identifier, the accession number that is shared across the
three collaborating databases (GenBank, DDBJ, EMBL)
and remains constant over the lifetime of the record even
when there is a change to the sequence or annotation.
Each version of the DNA sequence within a GenBank
record is also assigned a unique NCBI identifier, called
a ‘gi’, that appears on the VERSION line of GenBank
flat file records following the accession number. A third
identifier of the form ‘Accession.version’, also displayed
on the VERSION line of flat file records, contains the
information present in both the gi and accession numbers.
An entry appearing in the database for the first time
has an ‘Accession.version’ identifier equivalent to the
ACCESSION number of the GenBank record followed by
‘.1’ to indicate the first version of the sequence for the
VERSION AF000001:1 GI : 987654321
When a change is made to a sequence in a GenBank
record, a new gi number is issued to the sequence and the
version extension of the ‘Accession.version’ identifier is
incremented. The accession number for the record as a
whole remains unchanged and the older sequence remains
available under the old ‘Accession.version’ identifier
A similar system tracks changes in the corresponding
protein translations. These identifiers appear as qualifiers
for CDS features in the FEATURES portion of a
GenBank entry, e.g./protein_id=’AAA00001.1’. Protein
sequence translations also receive their own unique gi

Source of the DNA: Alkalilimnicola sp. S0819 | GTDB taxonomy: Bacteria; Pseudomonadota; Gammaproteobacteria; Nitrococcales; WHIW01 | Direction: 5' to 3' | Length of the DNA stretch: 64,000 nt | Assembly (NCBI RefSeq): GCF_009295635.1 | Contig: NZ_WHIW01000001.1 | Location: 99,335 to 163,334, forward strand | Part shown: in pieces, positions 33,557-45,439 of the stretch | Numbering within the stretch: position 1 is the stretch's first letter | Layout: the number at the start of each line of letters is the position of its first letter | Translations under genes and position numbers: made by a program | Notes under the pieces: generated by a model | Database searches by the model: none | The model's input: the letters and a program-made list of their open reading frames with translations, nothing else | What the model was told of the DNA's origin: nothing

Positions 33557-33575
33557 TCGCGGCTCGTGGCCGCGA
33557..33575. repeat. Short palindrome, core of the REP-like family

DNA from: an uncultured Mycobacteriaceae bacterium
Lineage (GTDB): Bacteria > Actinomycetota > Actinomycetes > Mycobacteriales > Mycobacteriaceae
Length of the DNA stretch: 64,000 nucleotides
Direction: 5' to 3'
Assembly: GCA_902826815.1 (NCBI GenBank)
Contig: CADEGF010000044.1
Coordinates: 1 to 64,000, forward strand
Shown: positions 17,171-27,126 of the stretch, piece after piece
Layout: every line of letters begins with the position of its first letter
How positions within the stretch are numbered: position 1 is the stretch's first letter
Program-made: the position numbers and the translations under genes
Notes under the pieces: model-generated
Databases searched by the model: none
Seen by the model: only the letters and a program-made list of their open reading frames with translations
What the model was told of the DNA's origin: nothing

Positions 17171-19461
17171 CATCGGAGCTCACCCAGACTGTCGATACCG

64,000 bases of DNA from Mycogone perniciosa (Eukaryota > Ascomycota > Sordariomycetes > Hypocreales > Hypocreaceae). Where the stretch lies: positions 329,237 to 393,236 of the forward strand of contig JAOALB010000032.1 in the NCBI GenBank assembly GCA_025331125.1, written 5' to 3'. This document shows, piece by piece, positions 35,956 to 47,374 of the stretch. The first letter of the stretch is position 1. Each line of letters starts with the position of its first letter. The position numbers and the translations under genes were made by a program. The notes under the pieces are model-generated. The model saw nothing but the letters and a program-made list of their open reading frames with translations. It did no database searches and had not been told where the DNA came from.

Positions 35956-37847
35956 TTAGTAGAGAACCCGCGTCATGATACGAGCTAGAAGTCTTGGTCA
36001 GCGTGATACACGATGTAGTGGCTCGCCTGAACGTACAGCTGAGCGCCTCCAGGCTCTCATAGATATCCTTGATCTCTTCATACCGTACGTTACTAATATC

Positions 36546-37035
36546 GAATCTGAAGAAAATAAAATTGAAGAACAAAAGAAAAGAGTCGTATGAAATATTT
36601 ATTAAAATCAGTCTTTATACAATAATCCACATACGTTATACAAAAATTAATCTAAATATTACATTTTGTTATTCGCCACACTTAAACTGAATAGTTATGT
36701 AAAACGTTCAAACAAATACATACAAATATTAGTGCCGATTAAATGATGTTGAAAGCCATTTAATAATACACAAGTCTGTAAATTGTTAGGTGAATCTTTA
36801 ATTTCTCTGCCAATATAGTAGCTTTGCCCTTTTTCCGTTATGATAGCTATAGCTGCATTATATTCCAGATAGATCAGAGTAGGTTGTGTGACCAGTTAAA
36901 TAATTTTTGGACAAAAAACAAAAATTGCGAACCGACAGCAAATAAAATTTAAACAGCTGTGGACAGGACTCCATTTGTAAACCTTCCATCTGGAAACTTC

number, which appears as a second qualifier on the CDS
=db xref ¼ ‘::GI : 1233445‘:::
Ensuring stable access tosequence data
A convenient way to share the data among a set of
collaborators is to post the data to a locally maintained
Web site. However, if original data and updates are not
simultaneously submitted to a central repository, signifi-
cant problems can arise.
The access lifetime of the data may be reduced. The
ephemeral nature of much of the content on the Web is
part of the common experience. In one attempt to
quantify content lifetime, 360 randomly selected web
pages were tracked for a period of four years, and a half-
life of only two years was measured for the set (9). While a
well-maintained web page can certainly persist for longer
than two years, the relatively short half-life reported for
this set of pages is worth noting.
The full biological context of the data may not be
realized. Even during the accessible lifetime of locally
posted sequence data, the full biological context of a
sequence may not be realized, if the sequence cannot be
conveniently compared to others—perhaps derived from
distantly related organisms that are beyond the scope of
the host web page.
Existing data in heavily used, centralized databases will
become outdated. If updates to sequences contained
within centralized databases are made to a local page,
but not also made to corresponding records in a central
database, the newer data will not reach the wider research
community and much of its impact will be lost.
Submission of sequence data to a centralized repository
solves these problems. Centralized databases, such as
GenBank and the other members of the INSDC, ensure
stable access to sequence data by providing versioned
Nucleic Acids Research, 2008, Vol. 36, Databaseissue
releases available by FTP, Web interfaces to a uniform
data set and archival redundancy. Combining new data
with that of other researchers worldwide within a central
database provides a broad biological context that
stimulates discovery—keeping each sequence up to date
magnifies the utility of all the sequences in the database.
RETRIEVING GENBANK DATA
The Entrez system
The sequence records in GenBank are accessible via
Entrez (www.ncbi.nlm.nih.gov/sites/gquery), a flexible